Fumaroles of active volcanoes: Tolbachik, Russia, and Vulcano, Italy
Krivovichev & Charykova (2017) demonstrated that the distributions of mineral species among mineral systems in the products of fumarolic activity of Tolbachik, Kamchatka, Russia, and Vulcano Island, Sicily, Italy (Table S3), are very similar (Fig. 3c) and fit the normal law as well. Table 6 and Fig. 4 show the differences in mineralogy between Tolbachik and Vulcano fumaroles.
The values of Ki above the 1:1 line indicate those species-defining elements that have proportionally more species in Tolbachik fumaroles than at Vulcano. These elements include Cu, Se, As, Zn, V, Cl, and F. Accordingly, the values of 1/Ki below the 1:1 line refer to the elements with a higher proportion of species in Vulcano fumaroles than in Tolbachik: Bi, Pb, B, Tl, and S. These data are in good agreement with the reported compositions of high-temperature volcanic gases in these two volcanoes (Oppenheimer et al., 2014). Cheynet et al. (2000) reported that the most typical components in the Vulcano fumaroles are Pb, Bi, As, Zn, Tl, and Cd. The thermochemical modeling (experimental and numerical) have shown that crystallization of these gases results in the formation of sulfides and sulfosalts mainly of Bi and Pb, whereas As remains mainly in the gas phase (Cheynet et al., 2000). Indeed, while no sulfides or sulfosalts have been reported from Tolbachik fumaroles, they are quite widespread at Vulcano (Garavelli et al., 1997; Campostrini et al., 2010; Weiss, 2010) in addition to recently discovered Bi sulphohalogenides such as demicheleite-(Br), BiSBr (Gramaccioli et al., 2008), demicheleite-(Cl), BiSCl (Demartin et al., 2009a), demicheleite-(I), BiSI (Demartin et al., 2010), vurroite, Pb20Sn2Bi22S54Cl6 (Garavelli et al., 2005), and mozgovaite, PbBi4(S,Se)7 (Vurro et al., 1999). From the geochemical point of view, of interest are ammonium-bearing halogenides such as argesite, (NH4)7Bi3Cl16 (Demartin et al., 2012), barberiite, NH4BF4 (Garavelli & Vurro, 1994), brontesite, (NH4)3PbCl5 (Demartin et al., 2009b), and panichiite, (NH4)2SnCl6 (Demartin et al., 2009c).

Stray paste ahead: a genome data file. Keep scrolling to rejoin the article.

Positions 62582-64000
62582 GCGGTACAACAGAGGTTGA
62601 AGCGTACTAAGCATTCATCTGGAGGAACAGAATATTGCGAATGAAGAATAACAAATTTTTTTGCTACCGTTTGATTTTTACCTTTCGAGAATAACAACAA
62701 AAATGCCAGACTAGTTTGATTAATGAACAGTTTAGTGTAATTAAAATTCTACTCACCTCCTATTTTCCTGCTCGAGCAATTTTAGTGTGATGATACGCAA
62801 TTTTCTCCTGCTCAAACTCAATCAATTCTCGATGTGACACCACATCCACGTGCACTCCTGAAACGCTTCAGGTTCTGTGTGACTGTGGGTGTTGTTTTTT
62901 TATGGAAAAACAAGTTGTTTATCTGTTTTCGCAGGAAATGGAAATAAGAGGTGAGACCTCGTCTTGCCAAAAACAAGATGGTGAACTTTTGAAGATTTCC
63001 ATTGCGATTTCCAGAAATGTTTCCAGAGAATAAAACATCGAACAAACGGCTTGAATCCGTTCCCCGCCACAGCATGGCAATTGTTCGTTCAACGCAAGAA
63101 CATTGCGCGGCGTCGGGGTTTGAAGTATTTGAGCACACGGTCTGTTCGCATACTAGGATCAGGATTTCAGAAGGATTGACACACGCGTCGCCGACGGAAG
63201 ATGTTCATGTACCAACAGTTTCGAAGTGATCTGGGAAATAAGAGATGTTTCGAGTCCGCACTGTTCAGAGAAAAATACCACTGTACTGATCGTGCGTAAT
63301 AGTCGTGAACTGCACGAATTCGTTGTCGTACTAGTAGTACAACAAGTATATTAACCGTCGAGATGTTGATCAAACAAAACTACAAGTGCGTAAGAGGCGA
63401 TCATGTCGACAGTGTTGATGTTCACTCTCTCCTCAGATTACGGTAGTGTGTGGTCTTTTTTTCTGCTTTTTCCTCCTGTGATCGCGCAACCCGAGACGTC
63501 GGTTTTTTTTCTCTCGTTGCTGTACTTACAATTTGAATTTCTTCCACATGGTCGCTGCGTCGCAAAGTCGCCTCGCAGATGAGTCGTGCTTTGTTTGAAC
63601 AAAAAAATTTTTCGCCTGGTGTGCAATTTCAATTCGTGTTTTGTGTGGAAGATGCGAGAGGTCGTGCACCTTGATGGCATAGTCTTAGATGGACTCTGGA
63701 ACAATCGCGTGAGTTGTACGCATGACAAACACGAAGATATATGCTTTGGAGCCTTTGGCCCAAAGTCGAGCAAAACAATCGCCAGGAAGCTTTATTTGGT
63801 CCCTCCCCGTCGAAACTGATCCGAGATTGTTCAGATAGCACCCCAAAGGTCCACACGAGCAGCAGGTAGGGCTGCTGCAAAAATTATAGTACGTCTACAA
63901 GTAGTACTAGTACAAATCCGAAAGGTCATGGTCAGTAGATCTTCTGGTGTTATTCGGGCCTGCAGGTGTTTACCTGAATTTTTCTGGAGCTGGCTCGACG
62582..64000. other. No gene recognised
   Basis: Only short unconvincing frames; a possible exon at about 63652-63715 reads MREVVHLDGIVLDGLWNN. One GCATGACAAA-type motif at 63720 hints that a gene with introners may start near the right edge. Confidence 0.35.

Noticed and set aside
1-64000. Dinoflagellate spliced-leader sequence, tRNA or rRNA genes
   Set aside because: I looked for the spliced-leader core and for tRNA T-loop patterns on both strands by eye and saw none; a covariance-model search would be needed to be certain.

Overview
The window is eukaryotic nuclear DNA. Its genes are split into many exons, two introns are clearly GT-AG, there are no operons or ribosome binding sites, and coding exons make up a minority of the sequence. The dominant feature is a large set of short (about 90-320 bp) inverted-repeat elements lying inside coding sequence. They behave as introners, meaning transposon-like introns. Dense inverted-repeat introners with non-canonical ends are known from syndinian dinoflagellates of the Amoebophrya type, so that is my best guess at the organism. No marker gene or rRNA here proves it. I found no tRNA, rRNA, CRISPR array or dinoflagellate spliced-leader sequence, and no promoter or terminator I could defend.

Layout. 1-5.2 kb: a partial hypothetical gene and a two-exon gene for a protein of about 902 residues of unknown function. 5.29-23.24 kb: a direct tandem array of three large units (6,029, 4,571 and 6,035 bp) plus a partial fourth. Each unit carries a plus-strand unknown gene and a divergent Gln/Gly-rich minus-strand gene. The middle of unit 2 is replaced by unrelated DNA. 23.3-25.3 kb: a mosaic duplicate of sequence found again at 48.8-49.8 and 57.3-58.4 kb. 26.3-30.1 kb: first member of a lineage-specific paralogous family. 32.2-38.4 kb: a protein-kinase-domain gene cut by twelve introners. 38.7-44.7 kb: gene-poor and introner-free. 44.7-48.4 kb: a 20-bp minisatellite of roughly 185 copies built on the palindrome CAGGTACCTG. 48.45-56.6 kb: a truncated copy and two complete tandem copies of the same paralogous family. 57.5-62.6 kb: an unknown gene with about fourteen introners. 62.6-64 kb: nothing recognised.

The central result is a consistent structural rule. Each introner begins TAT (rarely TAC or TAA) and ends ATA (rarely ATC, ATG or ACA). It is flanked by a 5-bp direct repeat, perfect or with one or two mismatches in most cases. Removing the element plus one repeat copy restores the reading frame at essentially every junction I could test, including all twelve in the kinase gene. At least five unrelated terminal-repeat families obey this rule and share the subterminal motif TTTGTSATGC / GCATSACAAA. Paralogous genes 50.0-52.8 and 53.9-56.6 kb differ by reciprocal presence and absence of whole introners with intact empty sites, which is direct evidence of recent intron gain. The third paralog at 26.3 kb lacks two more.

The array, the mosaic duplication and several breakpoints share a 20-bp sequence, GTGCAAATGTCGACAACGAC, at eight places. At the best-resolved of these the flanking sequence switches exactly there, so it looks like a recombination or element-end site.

In contrast, Tolbachik fumaroles show a predominance of Cu, Se, Zn, K, As, and V minerals (Vergasova & Filatov, 2016). More than seventy fumarolic copper minerals have been first described from Tolbachik fumaroles, including recent discoveries of nicksobolevite, Cu7(SeO3)2O2Cl6 (Vergasova et al., 2014), grigorievite, Cu3Fe2Al2(VO4)6 (Pekov et al., 2014), shchurovskyite, K2CaCu6O2(AsO4)4, dmisokolovite, K3Cu5AlO2(AsO4)4 (Pekov et al., 2015a), and popovite, Cu5O2(AsO4)2 (Pekov et al., 2015b). A similar pattern is observed for selenium: in Vulcano, only native selenium was found (Garavelli et al., 1997) whereas, in Tolbachik fumaroles, more than ten selenites were discovered, including chloromenite, Cu9(SeO3)4O2Cl6 (Vergasova et al., 1999), and allochalcosellite, CuCu5Pb(SeO3)2O2Cl5 (Vergasova et al., 2005). No vanadium minerals have been found in Vulcano, whereas several V species have been described in Tolbachik, including koksharovite, CaMg2Fe4(VO4)6, and grigorievite, Cu3Fe2Al2(VO4)6 (Pekov et al., 2014). The same applies to titanium [katiarsite, KTiO(AsO4) (Pekov et al., 2016)] and molybdenum [vergasovaite, Cu3(MoO4)(SO4)O (Bykova et al., 1998) and cupromolybdite, Cu3O(MoO4)2 (Zelenski et al., 2012)] minerals, which have been found exclusively at Tolbachik. It should be stated that the absence of sulfides in Tolbachik fumaroles and that of oxysalts such as arsenates, selenites and vanadates in Vulcano correlates with the relatively higher value of f(O2) in Tolbachik gases and higher value of f(S2) in Vulcano, as well as with the Ki values for O and S in Table 6. The major reason for the absence of As minerals at Vulcano versus the abundant and diverse As mineralogy at Tolbachik is the that, at Vulcano, As exists as volatile molecular sulfides and the vent temperature is too high for these to condense, whereas, at Tolbachik, As forms relatively refractory (oxy)arsenates, which condense readily.